More Russian military troops died in combat in the first year of the war against Ukraine than in all of the country’s other wars since World II combined, a survey found.
Russian troops are being killed in what the Kremlin calls its “special military operation” at a monthly rate of at least 25 times the number killed in Chechnya and 35 times the number killed in Afghanistan, according to the Center for Strategic and International Studies.
The numbers highlight the stark reality of the Kremlin’s tactic of waging a war of attrition against Ukraine. Kyiv has both benefited from a wide-open weapons pipeline from the West and waged a campaign that has seen them successfully claw back much of the terrain it lost in the early stages of the war.
“The Ukrainian military has also performed remarkably well against a much larger and initially better-equipped Russian military, in part due to the innovation of its forces,” CSIS said in its report, “Ukrainian Innovation in a War of Attrition,” released earlier this week.
According to CSIS, Russia lost 14,000 to 16,000 troops in Afghanistan from 1979 to 1989 and between 12,000 and 25,000 soldiers in Chechnya. The think tank estimates that 60,000 to 70,000 Russian troops have been killed in Ukraine in just over a year.
Losses on both sides continued to mount in the trench warfare along an extended front in southern and eastern Ukraine.
The Associated Press reported that Ukraine‘s military might pull troops back from the key stronghold of Bakhmut. An adviser to Ukraine‘s president said Wednesday in remarks that suggested Russia could soon take the city that has become a resistance symbol.
Kremlin forces have waged a monthslong offensive to take Bakhmut, a relatively obscure city in eastern Ukraine.
“Our military is obviously going to weigh all of the options,” Alexander Rodnyansky, an economic adviser to Ukrainian President Volodymyr Zelenskyy, told CNN in an interview. “We’re not going to sacrifice all of our people just for nothing.”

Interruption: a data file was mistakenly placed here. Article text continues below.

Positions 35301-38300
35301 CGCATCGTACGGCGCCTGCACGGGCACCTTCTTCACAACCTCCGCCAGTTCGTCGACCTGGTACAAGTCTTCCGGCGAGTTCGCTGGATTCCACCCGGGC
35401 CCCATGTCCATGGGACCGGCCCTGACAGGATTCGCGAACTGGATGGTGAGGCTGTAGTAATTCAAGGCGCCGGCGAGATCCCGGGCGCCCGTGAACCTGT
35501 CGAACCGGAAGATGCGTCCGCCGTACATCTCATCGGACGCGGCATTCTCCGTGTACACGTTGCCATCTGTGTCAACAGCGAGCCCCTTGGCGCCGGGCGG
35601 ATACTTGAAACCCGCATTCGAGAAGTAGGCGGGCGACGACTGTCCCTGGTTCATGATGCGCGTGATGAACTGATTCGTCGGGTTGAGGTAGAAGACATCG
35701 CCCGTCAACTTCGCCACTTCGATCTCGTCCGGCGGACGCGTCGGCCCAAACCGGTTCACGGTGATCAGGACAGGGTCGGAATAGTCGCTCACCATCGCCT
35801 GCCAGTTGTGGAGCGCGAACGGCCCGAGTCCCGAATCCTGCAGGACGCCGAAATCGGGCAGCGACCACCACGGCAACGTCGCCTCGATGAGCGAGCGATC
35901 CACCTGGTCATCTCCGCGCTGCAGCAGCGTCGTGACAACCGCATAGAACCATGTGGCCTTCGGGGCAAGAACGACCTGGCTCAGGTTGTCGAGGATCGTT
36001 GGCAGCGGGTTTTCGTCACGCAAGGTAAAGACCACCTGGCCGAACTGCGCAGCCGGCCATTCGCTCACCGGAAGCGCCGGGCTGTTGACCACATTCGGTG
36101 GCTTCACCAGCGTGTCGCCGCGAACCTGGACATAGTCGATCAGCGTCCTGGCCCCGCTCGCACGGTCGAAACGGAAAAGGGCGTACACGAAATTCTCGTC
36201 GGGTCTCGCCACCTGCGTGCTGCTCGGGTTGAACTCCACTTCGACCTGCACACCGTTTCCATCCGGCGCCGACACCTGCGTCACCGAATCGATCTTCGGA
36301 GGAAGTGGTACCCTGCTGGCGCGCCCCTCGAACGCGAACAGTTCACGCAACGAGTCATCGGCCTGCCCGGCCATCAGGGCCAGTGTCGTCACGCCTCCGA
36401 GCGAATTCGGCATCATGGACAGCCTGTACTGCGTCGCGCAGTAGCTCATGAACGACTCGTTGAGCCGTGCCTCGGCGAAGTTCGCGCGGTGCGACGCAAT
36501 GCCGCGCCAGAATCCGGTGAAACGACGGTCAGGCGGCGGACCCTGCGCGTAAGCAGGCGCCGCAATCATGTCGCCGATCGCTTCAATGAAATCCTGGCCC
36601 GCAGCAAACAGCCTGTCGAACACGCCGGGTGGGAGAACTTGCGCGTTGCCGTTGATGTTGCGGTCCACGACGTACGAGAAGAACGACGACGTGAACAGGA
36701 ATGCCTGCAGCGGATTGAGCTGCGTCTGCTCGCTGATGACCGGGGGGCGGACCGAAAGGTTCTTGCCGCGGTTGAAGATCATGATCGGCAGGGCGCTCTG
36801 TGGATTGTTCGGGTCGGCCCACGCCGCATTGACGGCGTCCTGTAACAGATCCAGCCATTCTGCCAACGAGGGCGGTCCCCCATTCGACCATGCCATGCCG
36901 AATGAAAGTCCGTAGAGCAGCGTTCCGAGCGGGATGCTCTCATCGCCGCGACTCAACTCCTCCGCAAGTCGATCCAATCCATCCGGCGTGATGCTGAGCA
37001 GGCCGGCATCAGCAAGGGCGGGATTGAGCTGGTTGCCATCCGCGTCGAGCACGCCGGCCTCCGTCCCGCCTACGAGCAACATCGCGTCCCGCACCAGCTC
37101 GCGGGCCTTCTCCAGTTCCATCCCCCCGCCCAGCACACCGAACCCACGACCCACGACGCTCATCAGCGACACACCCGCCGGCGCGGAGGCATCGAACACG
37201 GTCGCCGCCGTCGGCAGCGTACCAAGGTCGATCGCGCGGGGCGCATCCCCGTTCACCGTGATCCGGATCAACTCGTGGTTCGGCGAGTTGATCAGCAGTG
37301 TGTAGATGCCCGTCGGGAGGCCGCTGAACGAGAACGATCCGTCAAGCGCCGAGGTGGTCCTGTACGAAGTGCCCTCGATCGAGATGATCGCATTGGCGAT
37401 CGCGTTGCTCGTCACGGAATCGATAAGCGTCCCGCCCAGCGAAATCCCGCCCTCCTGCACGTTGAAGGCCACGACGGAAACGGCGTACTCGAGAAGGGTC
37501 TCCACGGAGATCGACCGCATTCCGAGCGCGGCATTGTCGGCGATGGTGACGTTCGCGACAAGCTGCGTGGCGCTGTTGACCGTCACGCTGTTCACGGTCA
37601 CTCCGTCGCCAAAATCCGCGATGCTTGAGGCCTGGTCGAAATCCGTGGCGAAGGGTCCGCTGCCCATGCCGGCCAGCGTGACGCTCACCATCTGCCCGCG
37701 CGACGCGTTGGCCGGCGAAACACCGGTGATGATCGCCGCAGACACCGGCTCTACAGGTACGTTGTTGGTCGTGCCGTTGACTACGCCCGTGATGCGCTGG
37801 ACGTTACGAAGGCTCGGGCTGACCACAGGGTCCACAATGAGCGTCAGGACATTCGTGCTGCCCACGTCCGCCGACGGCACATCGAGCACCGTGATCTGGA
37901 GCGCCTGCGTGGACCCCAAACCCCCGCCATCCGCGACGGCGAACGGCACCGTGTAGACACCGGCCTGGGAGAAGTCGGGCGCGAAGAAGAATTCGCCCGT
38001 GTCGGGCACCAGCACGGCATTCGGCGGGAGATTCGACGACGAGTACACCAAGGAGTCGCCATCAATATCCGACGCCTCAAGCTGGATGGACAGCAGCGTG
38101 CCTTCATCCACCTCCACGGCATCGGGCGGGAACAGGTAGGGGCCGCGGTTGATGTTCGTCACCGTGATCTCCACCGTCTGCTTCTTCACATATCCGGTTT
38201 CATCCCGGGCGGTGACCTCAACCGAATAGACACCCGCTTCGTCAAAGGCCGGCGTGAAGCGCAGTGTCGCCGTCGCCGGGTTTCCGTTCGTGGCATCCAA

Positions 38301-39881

Analysts say the fall of Bakhmut would be a blow for Ukraine and offer tactical advantages to Russia, but would not prove decisive. Mr. Zelenskyy this week said one of his generals told him that Russia lost about 800 soldiers in one assault on a single day.
“Russia does not count people at all, sending them to constantly storm our positions. The intensity of the fighting is only increasing,” Mr. Zelenskyy said.
The CSIS report tracked the damage done to Russian forces in the year since President Vladimir Putin ordered the invasion. Prior to the invasion in February 2022, Russia had a military that was 5 times the size of Ukraine, its defense budget was 11 times larger, and its economy was 8 times the size of Ukraine’s.
Yet, with its smaller and less equipped military, Ukraine was able to beat back Mr. Putin’s armored blitzkrieg before launching a series of counterattacks that pushed back Russian troops.
The CSIS analysts gave much of the credit for Ukraine’s successes on the battlefield to its culture of military innovations, such as the use of unmanned aircraft systems — drones — in combined operations.
“Many of Ukraine’s innovations have come from the bottom up, thanks to a military environment that encourages and enables junior officers to seek innovation,” according to the report.
The Russians have usually sent three waves of troops against entrenched Ukrainian defenders. The first wave is usually green conscripts and fighters from private military organizations like the Wagner Group whose casualty rates are often high. Next comes a second line of replacements and only then, a third line of what the CSIS analysts characterized as “relatively competent Russian forces.”
“Russia is accepting enormous casualties in return for only a small amount of territory,” according to the report. “Despite intense fighting throughout the winter, Russia has only captured approximately 400 square miles of Ukrainian territory across the entire eastern front since September 2022.
Separately, Mykhailo Podolyak, a Zelenskyy adviser, denied on Wednesday that Ukraine had used drones to attack Russian territory following official Russian statements that Ukraine had targeted Russian infrastructure, the AP reported. Insisting it is fighting a defensive war, Kyiv has long been coy about its possible attacks inside Russian territory.
“Ukraine does not strike on the territory of the Russian Federation,” Mr. Podolyak tweeted, suggesting the targeting of Russian infrastructure was the result of “internal attacks.”
• This article was based in part on wire service reports.